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HQ 954069

August 5, 1993

CLA-2 CO:R:C:F 954069 GGD


TARIFF NO.: 0812.10.00

Mr. Tom Edwards
B.C. Tree Fruits, Ltd.
1473 Water Street
Kelowna, British Columbia
V1Y 1J6

RE: U.S. Grown Cherries Preserved in Sulfur Dioxide (SO2) Brine; Not American Goods Returned

Dear Mr. Edwards:

This letter is in response to your inquiry of March 30, 1993, concerning the proper classification, under the Harmonized Tariff Schedule of the United States Annotated (HTSUSA), of a product identified as brined cherries, to be imported from Canada by Oregon Cherry Growers, Inc.


The product consists of cherries measuring less than 17.4 millimeters and/or greater than 21 millimeters in diameter, in a brine solution containing sulfur dioxide (SO2). The cherries are of U.S. origin, and are exported to Canada, where they are placed in brine for preservation. The cherries will be imported within the solution.


Whether the U.S.-origin cherries are entitled to a duty exemption under subheadings 9801.00.10, HTSUSA.


Classification under the HTSUSA is made in accordance with the General Rules of Interpretation (GRIs). The systematic detail of the harmonized system is such that virtually all goods are classified by application of GRI 1, that is, according to the terms of the headings of the tariff schedule and any relative Section or Chapter Notes. In the event that the goods cannot be classified solely on the basis of GRI 1, and if the headings and legal notes do not otherwise require, the remaining GRIs may then be applied. The Explanatory Notes (ENs) to the Harmonized Commodity Description and Coding System, which represent the official interpretation of the tariff at the international level, facilitate classification under the HTSUSA by offering guidance in understanding the scope of the headings and GRIs.

Edible fruit and nuts are generally classified in Chapter 8, HTSUSA. Chapter 8 falls within Section II, HTSUSA, to which section there are no legal notes. Note 1, to Chapter 8, states that "[t]his chapter does not cover inedible nuts or fruit." The EN to Chapter 8 indicates that the Chapter covers fruit generally intended for human consumption (whether as presented or after processing), and that the fruit may be provisionally preserved, provided it is unsuitable for immediate consumption in that state. Heading 0812, HTSUSA, provides for "[f]ruit and nuts, provisionally preserved (for example, by sulfur dioxide gas, in brine, in sulfur water or in other preservative solutions), but unsuitable in that state for immediate consumption:." Subheading 0812.10.00, HTSUSA, provides for provisionally preserved cherries that are unsuitable, in that state, for immediate consumption, which is the proper classification for the brined cherries.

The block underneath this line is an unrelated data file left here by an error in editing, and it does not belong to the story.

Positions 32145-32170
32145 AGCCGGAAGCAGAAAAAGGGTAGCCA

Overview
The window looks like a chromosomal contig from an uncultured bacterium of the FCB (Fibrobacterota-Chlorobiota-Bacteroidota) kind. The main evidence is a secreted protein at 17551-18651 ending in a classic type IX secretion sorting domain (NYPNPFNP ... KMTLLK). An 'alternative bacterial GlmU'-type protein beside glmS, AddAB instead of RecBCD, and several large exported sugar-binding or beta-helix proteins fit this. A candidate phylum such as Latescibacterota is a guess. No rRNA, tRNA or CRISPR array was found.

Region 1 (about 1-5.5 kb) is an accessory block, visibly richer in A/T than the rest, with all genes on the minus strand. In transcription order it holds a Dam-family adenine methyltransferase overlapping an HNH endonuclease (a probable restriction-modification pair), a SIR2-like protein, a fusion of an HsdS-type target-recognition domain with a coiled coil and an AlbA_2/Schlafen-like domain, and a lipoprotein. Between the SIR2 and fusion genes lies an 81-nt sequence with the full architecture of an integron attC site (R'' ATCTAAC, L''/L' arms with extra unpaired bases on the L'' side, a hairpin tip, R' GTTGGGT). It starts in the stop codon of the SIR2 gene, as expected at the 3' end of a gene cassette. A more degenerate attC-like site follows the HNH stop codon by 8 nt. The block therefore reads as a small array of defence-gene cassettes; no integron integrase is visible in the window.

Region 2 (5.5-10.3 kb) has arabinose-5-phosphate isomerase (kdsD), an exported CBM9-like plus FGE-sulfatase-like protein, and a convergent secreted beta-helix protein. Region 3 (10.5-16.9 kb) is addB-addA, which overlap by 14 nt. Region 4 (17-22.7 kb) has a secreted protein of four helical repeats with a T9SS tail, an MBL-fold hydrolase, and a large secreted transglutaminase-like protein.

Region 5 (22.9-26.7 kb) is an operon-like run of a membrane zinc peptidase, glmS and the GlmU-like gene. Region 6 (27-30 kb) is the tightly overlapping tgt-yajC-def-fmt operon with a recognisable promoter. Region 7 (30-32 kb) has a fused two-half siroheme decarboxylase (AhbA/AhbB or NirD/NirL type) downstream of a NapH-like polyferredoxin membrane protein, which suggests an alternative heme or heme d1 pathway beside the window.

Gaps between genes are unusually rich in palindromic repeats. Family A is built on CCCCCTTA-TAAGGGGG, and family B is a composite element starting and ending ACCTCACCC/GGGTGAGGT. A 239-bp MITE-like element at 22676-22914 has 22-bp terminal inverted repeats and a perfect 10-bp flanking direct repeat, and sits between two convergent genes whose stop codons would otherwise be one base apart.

Subheading 9801.00.10, HTSUSA, provides for the duty-free entry of products of the U.S. that are returned after having been exported, without having been advanced in value or improved in condition by any process of manufacture or other means while abroad, provided there has been compliance with the documentary requirements of section 10.1, Customs Regulations (19 CFR 10.1).

In order to determine whether the cherries of U.S. origin are advanced in value or improved in condition while abroad, we first examine some of the benefits of sulfur dioxide brining. The object of preserving cherries with brine is to bleach the fruit to an even, light straw color, so that subsequent dyeing of the fruit will attain the desired shade. Brining also firms the
tissue, allowing the fruit to retain its original shape throughout ensuing commercial processing into brightly colored products such as maraschino and glace cherries. Sulfur dioxide in a water solution is a versatile additive whose antioxidant properties retard losses of ascorbic acid and carotene, and reduce spoilage and discoloration. Sulfur dioxide brining is a quick and inexpensive means of preserving large quantities of fruit, allowing manufacturers a period of time in which to ship and store cherries without loss, while arranging for various remanufacturing processes.

In this case, the U.S.-origin cherries are placed in a brine solution in Canada to bleach the fruit, firm the tissue, and provisionally preserve the goods, rendering the product workable for manufacturing processes yet to occur in the U.S. The brining process advances in value and improves in condition the U.S.- origin cherries. Therefore, when imported, the brined cherries will not be entitled to duty-free treatment under subheading 9801.00.10, HTSUSA.


The cherries preserved in sulfur dioxide (SO2) brine are classified under subheading 0812.10.00, HTSUSA, the provision for "[f]ruit and nuts, provisionally preserved (for example, by sulfur dioxide gas, in brine, in sulfur water or in other preservative solutions), but unsuitable in that state for immediate consumption: Cherries."

Since the merchandise is a qualifying good from Canada, that is, wholly obtained or produced in the territory of Canada and/or the United States, and meets the requirements of General Note 3(c)(vii)(B), HTSUSA, it will enjoy preferences under the United States-Canada Free Trade Agreement (CFTA). The rate of duty under the CFTA for this subheading is 10.4 cents per kilogram.

The U.S.-origin cherries are not entitled to a duty exemption under subheading 9801.00.10, HTSUSA.


John Durant, Director

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